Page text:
“Napster To Go… offers users a completely different model for buying and playing music, a model that Apple can’t match today,” Walter S. Mossberg reports for The Wall street Journal. “With iTunes, you buy new songs for 99 cents each. Once the songs are downloaded to a Windows or Macintosh computer, you own them forever and can do what you like with them, within certain limits. You can store them on multiple PCs, and copy them to an unlimited number of iPod music players. This has worked so well that Apple has sold more than 300 million songs. But there’s a downside to Apple’s system: If you’re a heavy music purchaser, buying thousands of new songs will cost thousands of dollars.”
“Napster To Go also allows you to download songs and to copy them onto a portable player. But Napster To Go doesn’t charge for each song; in fact, Napster doesn’t really sell them to you. Instead, it rents the music, for a monthly subscription fee of $14.95. As long as you pay the monthly fee, you can download as many tracks as you want. So, if you’re inclined to download thousands of tracks, you’re not out thousands of dollars,” Mossberg reports. “Apple has scoffed at the rental/subscription model. But if it takes off, the computer maker may be forced to respond with its own subscription service. I’ve been testing Napster To Go with one of the best compatible players, the iRiver H10. The Napster software used to access the service isn’t as well designed, or as simple to use, as iTunes; and none of the compatible players is as good as an iPod.”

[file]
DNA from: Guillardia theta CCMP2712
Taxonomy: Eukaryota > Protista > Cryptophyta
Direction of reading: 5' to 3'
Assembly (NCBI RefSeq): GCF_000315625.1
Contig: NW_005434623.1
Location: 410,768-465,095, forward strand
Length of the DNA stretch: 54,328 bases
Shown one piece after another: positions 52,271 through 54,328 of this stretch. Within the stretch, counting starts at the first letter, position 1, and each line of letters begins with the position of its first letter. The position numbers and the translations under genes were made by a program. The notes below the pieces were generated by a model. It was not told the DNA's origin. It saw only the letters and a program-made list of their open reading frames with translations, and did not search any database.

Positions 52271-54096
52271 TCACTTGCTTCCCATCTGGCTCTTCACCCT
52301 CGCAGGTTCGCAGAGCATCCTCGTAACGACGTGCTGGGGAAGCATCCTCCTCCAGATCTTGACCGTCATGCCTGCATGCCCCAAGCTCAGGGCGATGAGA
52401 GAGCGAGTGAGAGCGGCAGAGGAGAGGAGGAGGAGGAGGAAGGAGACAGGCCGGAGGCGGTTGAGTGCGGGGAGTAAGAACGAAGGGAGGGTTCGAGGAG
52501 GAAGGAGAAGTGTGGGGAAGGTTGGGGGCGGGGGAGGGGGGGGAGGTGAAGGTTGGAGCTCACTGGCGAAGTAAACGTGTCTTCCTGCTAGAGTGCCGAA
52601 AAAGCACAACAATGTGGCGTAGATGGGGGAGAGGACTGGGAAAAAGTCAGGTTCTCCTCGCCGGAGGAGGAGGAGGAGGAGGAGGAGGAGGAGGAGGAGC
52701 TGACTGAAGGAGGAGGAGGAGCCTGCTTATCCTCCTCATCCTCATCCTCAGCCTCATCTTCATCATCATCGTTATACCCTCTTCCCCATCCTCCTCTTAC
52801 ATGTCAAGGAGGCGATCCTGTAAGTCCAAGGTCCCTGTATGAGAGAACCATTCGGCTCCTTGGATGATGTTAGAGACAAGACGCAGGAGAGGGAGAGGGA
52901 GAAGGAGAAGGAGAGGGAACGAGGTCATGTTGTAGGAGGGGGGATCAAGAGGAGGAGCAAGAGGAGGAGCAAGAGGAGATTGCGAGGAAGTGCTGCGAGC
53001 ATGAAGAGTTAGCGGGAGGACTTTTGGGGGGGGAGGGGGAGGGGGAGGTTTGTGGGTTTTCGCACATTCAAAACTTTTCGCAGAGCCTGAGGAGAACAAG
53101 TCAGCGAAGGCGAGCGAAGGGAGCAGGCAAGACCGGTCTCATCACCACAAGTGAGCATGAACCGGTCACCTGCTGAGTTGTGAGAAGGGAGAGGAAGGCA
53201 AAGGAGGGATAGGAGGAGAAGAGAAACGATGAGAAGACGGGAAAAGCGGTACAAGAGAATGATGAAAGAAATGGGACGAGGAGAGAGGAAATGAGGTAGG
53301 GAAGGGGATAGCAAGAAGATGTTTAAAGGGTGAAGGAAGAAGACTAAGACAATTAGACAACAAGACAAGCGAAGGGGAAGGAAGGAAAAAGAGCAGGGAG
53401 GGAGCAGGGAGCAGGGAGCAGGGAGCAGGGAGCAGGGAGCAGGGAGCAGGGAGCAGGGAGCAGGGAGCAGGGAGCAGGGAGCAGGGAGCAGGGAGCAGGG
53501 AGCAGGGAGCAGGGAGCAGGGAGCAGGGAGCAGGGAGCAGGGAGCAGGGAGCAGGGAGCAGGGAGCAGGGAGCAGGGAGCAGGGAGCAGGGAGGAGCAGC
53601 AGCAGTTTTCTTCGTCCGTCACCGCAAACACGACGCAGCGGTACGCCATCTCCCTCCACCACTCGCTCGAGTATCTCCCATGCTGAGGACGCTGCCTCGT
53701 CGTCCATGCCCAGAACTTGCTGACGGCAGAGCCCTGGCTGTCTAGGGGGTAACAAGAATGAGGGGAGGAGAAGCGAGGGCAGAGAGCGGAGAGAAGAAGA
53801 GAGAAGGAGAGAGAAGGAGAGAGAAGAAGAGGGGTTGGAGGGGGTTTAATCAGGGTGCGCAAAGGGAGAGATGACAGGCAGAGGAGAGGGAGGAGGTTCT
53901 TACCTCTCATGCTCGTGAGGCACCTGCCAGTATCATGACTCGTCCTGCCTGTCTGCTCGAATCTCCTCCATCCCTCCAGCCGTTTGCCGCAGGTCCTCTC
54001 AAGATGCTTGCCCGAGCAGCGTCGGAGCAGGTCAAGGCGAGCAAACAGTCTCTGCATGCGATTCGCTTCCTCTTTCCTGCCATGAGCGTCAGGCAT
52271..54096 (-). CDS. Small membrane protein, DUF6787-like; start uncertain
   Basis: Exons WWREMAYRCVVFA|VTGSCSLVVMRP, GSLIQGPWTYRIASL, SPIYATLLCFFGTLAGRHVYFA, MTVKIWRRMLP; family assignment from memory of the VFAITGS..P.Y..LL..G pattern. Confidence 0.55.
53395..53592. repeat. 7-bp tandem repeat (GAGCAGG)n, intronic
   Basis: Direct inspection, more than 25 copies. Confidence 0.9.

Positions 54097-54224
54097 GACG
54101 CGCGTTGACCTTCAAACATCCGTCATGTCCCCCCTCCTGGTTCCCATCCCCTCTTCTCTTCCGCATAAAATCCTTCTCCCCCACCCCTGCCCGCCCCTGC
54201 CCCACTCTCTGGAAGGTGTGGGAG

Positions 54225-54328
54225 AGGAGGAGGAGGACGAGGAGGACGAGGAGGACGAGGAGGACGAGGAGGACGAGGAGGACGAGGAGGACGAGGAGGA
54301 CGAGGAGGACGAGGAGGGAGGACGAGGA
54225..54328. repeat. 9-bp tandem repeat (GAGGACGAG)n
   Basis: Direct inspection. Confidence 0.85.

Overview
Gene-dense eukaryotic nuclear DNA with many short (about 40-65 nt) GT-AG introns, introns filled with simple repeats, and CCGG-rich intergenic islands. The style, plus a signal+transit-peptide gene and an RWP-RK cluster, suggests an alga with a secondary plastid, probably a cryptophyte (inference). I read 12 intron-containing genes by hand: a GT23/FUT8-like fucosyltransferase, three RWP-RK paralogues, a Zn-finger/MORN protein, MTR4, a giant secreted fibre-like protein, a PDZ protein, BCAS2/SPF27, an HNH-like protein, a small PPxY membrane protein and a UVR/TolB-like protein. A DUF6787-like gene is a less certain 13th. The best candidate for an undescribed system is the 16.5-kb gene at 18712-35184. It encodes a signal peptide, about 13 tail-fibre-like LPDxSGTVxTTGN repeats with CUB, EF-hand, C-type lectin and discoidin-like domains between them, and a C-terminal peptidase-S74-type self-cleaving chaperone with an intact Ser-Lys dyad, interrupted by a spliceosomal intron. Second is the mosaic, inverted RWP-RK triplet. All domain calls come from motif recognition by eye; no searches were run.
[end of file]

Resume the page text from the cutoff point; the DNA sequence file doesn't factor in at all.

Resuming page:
“There is one huge downside to the Napster approach. If you stop paying your monthly fee, the music dies… [And] Napster can be far more confusing to use than iTunes. Not all songs can be rented. Some can only be purchased. Others can only be rented, and not purchased,” Mossberg reports. “The Napster software is also clumsier than iTunes. You can’t see the status of downloads or of song transfers to a portable player without switching to a separate window. Searching for music, and creating playlists, is more awkward than in iTunes.”
“Also, in my tests of Napster To Go on three different PCs, I ran into repeated problems transferring rented songs to the iRiver player. Several times the transfer process choked, and I had to quit and start over. In one case, I received a mystifying error message that read: ‘I/O operation has been aborted because of either a thread exit or an application request.’ I have never had such problems with iTunes,” Mossberg reports. “Still, Napster To Go offers a real alternative to Apple’s offering. It will be interesting to see how the market responds.”
Full article here.
MacDailyNews Take: So, if the subscription model takes off, Apple could add the subscription option to iTunes Music Store, which would be cross-platform, working on Macs and Windows PCs and also iPods – unlike Napster To Go. That would leave Napster up the iRiver without a paddle.